Understanding variation in In-hospital mortality after major surgery in the United States

Document Type



Medical College Pakistan


Objective: We aimed to quantify the contributions of patient characteristics (PC), hospital structural characteristics (HC), and hospital operative volumes (HOV) to in-hospital mortality (IHM) after major surgery in the United States (US).
Background: The volume-outcome relationship correlates higher HOV with decreased IHM. However, IHM after major surgery is multi-factorial, and the relative contribution of PC, HC, and HOV to IHM after major surgery is unknown.
Study design: Patients undergoing major pancreatic, esophageal, lung, bladder, and rectal operations between 2006-2011 were identified from the Nationwide Inpatient Sample linked to the American Hospital Association survey. Multi-level logistic regression models were constructed using PC, HC and HOV to calculate attributable variability in IHM for each.
Results: 80,969 patients across 1025 hospitals were included. Post-operative IHM ranged from 0.9% for rectal to 3.9% for esophageal surgery. Patient characteristics contributed most of the variability in IHM for esophageal (63%), pancreatic (62.9%), rectal (41.2%), and lung (44.4%) operations. HOV explained < 25% of variability for pancreatic, esophageal, lung and rectal surgery. HC accounted for 16.9% and 17.4% of variability in IHM for esophageal and rectal surgery. Unexplained variability in IHM was high in the lung (44.3%), bladder (39.3%), and rectal (33.7%) surgery subgroups.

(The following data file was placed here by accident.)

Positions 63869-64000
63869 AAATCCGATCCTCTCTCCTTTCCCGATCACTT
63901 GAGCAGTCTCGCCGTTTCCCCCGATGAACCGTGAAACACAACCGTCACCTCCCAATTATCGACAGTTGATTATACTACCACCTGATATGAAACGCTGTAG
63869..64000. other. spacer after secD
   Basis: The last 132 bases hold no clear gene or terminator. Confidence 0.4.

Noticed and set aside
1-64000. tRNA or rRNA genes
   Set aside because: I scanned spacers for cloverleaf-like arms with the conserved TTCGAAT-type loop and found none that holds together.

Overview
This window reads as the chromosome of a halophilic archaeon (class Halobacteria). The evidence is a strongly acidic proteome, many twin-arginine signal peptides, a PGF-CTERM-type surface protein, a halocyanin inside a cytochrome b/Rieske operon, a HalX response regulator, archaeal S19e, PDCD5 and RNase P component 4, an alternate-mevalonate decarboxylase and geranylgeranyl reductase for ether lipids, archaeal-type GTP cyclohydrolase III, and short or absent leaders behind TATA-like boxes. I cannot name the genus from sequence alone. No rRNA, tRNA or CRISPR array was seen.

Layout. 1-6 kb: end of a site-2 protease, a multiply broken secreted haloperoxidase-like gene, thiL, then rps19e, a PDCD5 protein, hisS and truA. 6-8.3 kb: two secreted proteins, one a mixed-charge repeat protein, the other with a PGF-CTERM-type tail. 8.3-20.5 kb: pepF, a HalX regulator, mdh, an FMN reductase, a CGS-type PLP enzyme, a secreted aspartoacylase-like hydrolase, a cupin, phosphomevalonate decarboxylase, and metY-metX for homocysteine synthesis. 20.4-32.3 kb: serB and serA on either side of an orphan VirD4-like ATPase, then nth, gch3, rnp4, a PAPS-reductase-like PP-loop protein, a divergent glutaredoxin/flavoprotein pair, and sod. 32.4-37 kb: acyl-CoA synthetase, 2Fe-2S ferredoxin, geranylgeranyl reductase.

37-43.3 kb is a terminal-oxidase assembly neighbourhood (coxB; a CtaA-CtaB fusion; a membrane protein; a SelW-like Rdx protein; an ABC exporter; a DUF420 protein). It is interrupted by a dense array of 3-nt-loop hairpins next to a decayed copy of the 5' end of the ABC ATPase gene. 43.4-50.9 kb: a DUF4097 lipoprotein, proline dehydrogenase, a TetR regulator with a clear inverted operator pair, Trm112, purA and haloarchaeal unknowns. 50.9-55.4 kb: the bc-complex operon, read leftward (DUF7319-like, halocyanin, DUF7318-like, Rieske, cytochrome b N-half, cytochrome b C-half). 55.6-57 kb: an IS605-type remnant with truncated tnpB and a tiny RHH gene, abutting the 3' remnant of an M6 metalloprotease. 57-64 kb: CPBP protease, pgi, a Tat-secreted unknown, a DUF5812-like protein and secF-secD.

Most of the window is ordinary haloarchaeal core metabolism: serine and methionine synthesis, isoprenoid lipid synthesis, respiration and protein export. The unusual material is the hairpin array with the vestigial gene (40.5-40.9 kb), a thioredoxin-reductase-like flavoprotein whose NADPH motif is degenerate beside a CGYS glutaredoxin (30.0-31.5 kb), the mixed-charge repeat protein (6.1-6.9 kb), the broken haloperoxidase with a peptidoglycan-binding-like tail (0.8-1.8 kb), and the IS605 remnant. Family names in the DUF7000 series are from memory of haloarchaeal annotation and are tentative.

Conclusions: Despite recent policy focus on the volume-outcome relationship, HOV was not the most important contributor to IHM for the major organ surgeries studied. PC remain the largest identifiable contributor to hospital mortality. Quality improvement initiatives should emphasize patient optimization and structural improvements, in addition to investigating the yet unexplained sources contributing to IHM


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Publication (Name of Journal)

Annals of surgery